An Oleander moth, also known as the Polka-dot wasp moth, lives in South Carolina, Mississippi, Texas, Florida, and Georgia and is unique for emitting an acoustic signal to locate each other for reproduction.
Oleander Moth Species Summary
|Scientific Name||Syntomeida epilais|
|Habitat||Grassland, rainforest, and forest|
|Range||South Carolina, Mississippi, Texas, Florida, and Georgia; a native of the Caribbean|
|Host Plants||The primary host plant is oleander, but they can also feed on devils potato and desert rose|
|Butterfly Description||Blue or green wings and a body with small white dots|
|Caterpillar Description||Hairy and orange with black bumps|
Oleander Moth Description
Adult Oleander is a colorful moth, with a blue or green body and wings with red or orange on the tip of the abdomen. The Oleander moth’s common name is the Polka-dot wasp moth because the wings, body, antennae, and legs have small white dots.
The Oleander moth’s wing span is 1.77 to 2 inches (4.5 to 5.1 cm).
They are called wasp moths because they belong to the Ctenuchina species and resemble Pompilidae and Sphecid wasps.
Larva Physical Description
The Oleander moth caterpillar (larva) is orange (like the oleander flowers) with black bumps (tubercles) and black hair. The hairs cannot sting like that of other fuzzy caterpillars.
The larva size ranges from 0.12 to 1.57 inches (0.3 to 4.0 cm).
This caterpillar resembles the Spotted oleander caterpillar (Empyreuma affinis). The Spotted caterpillar has white spots instead of black.
The larval stage has 6 instars, described below:
|First instar||Hatches in 2-6 days|
|Second instar||Feeds on the underside of leaves together for about 8 days|
|Third instar||Same as the second instar|
|Fourth instar||Feeds on an entire leaf and is often unaccompanied|
|Fifth instar||Can clear oleander plant bushes|
|Sixth instar||Lasts 19 days together with the fifth instar, starts looking for pupation site|
Why Are They Called Oleander Moths?
The Oleander moth is named after the Nerium oleander plant, their primary host plant.
What is the life cycle of an oleander moth?
|Egg Stage||4 to 10 days|
|Caterpillar Stage||21 to 32 days|
|Chrysalis Stage||5 to 21 days|
|Butterfly Stage||5 to 10 days|
Oleander moths live in the leaves of the oleander plant in habitats such as:
The Oleander moth’s most known host plant is the Nerium oleander plant. The eggs are laid under the surface of young oleander leaves. Still, experts believe the original host plant is the devil’s potato (Echites umbellata).
What does the oleander hawk moth eat?
The Oleander moth larvae’s primary food source is the oleander plant. The larvae can also feed on devil’s potato and desert roses.
Adult moths nectar on Asteraceae flowers like the blue boneset (Eupatorium azureum).
Behavior and mating
When it’s mating time, the female moth produces an acoustic signal to attract males. Once the male and female moths are close to each other, they continue with the acoustic calls. The calls end when they mate a few hours before dawn.
After mating, the female moth looks for young oleander leaves to lay eggs. The eggs are 0.04 inches (1 mm) in diameter, and are laid in clusters of 12 to 75. They have a spherical shape and are light lemon yellow.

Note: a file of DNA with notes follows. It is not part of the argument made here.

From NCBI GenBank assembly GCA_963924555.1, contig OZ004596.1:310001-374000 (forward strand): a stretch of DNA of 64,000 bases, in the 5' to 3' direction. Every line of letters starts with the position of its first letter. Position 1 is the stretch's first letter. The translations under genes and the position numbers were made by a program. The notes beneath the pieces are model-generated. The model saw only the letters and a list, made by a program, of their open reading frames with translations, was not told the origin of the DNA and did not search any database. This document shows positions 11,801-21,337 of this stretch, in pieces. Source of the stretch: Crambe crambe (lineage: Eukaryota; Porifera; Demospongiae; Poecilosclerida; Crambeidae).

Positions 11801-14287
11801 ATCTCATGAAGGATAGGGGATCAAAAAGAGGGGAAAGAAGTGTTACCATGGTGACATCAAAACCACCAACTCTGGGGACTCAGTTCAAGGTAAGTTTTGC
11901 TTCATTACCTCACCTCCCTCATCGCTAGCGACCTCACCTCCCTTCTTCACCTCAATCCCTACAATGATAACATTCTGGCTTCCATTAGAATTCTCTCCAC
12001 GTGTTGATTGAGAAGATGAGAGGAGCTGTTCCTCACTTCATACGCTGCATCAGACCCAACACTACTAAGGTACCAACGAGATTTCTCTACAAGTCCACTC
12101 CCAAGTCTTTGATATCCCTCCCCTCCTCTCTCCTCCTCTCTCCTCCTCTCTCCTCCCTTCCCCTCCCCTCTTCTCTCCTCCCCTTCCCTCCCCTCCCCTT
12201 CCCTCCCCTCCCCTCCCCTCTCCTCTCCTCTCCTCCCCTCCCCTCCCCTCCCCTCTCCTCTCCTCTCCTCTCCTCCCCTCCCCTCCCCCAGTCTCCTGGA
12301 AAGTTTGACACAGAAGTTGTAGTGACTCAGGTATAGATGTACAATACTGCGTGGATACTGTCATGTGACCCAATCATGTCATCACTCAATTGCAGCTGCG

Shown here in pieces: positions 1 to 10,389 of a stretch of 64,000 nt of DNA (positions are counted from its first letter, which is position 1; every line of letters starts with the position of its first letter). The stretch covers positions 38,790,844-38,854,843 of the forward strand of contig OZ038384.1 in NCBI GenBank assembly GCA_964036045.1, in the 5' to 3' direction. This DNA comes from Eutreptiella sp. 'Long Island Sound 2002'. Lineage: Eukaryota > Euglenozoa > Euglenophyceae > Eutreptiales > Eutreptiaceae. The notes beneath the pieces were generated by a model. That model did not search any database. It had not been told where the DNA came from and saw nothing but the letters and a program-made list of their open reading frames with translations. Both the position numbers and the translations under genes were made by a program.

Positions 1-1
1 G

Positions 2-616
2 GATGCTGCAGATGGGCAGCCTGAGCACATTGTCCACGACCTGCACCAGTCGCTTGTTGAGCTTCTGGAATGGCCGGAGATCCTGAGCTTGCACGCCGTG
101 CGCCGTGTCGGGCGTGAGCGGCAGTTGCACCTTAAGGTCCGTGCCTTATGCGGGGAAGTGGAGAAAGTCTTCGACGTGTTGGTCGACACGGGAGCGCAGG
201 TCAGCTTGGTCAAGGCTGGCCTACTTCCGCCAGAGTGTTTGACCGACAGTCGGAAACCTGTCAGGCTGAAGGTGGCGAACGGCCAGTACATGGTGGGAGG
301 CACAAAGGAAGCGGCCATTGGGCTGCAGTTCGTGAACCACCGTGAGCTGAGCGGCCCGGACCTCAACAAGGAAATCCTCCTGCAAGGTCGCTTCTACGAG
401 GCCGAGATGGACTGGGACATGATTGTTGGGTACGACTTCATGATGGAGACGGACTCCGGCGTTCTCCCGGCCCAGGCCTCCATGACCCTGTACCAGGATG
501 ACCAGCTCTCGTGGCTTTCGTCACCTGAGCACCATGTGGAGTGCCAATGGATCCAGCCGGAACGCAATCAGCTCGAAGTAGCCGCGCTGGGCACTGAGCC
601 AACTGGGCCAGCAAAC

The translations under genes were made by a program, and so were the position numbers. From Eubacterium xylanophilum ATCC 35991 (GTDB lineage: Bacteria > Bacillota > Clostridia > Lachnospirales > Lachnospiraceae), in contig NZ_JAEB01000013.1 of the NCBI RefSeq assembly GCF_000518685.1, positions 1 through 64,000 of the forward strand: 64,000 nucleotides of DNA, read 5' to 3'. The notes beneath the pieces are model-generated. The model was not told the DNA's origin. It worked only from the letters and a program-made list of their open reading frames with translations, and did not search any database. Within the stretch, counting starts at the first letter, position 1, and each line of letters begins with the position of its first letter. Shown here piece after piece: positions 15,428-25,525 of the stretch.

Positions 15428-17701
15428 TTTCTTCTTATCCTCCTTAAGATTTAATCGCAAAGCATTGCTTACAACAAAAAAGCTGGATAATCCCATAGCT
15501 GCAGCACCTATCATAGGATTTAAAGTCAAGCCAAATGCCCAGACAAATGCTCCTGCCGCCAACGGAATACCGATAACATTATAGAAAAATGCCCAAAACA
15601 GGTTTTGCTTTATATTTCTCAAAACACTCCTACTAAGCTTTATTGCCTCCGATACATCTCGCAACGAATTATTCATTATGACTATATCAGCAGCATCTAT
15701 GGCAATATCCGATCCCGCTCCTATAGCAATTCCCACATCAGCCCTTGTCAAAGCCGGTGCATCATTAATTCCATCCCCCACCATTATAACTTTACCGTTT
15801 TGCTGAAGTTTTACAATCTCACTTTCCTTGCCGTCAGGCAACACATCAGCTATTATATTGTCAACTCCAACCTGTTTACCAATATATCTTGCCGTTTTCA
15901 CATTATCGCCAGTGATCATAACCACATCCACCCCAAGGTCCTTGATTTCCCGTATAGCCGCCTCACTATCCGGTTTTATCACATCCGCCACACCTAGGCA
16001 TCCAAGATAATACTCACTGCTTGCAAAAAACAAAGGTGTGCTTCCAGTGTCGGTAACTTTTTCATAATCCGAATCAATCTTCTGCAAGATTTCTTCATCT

The pupae are commonly found on tree trunks and walls and covered with a thin hairy cocoon. The cocoon is made from the hairs and silk in the larvae.
Oleander caterpillars have a skeletonizing feeding behavior. They only feed on the tissue on the leaves, not the veins. The life cycle of Oleander caterpillar moths is a few months, so it’s possible to have 3 generations in a year. Polka-dot wasps are day fliers.
They are prey to insects such as:
- Red imported fire ant
- Predatory stink bug (Euthyrhynchus floridanus)
- Parasitic tachinid flies and wasps
Stink bugs destroy the larvae by sucking their juices while the fire ants eat the pupa. Parasitic tachinid wasps and flies lay their eggs on the pupa and larvae. Small mammals are also common predators.
Are Oleander Moths Poisonous?
Oleander moths are not poisonous to people. However, they contain toxic compounds in their bodies that deter predators.
Oleander moth range
Oleander moths prefer Neotropic areas, and their origin is the Caribbean. They live in most parts of North America and many US regions, including Florida, Georgia, Mississippi coasts, and South Carolina.
Syntomeida epilais lives anywhere the oleander plant thrives, except in California.
Do Oleander Moths Migrate?
Oleander moths do not migrate. They are a native species found in the Northern United States and Mexico.
Is oleander moth a pest?
These caterpillars are known for their large appetite, devouring ornamental plants. The damage these pests cause can be mild to severe, depending on the available food plants and the number of moths in the area.
How do I get rid of oleander moths?
If you have issues with Oleander moths, you can prune the affected plants. Look for leaves with holes and attached caterpillars. Use the pairs of scissors to cut the leaves off, and leave only the healthy parts of the plants.
We are sorry that this post was not useful for you!
Let us improve this post!
Tell us how we can improve this post?
Tabitha is a nature lover who loves nothing more than a day spent outdoors. With her introverted personality, she often finds herself seeking solitude in the outdoors. She loves the feeling of being surrounded by nature and the peace it brings her. She also finds herself drawn to the beauty that exists in this world, whether it’s a majestic waterfall or a butterfly fluttering by.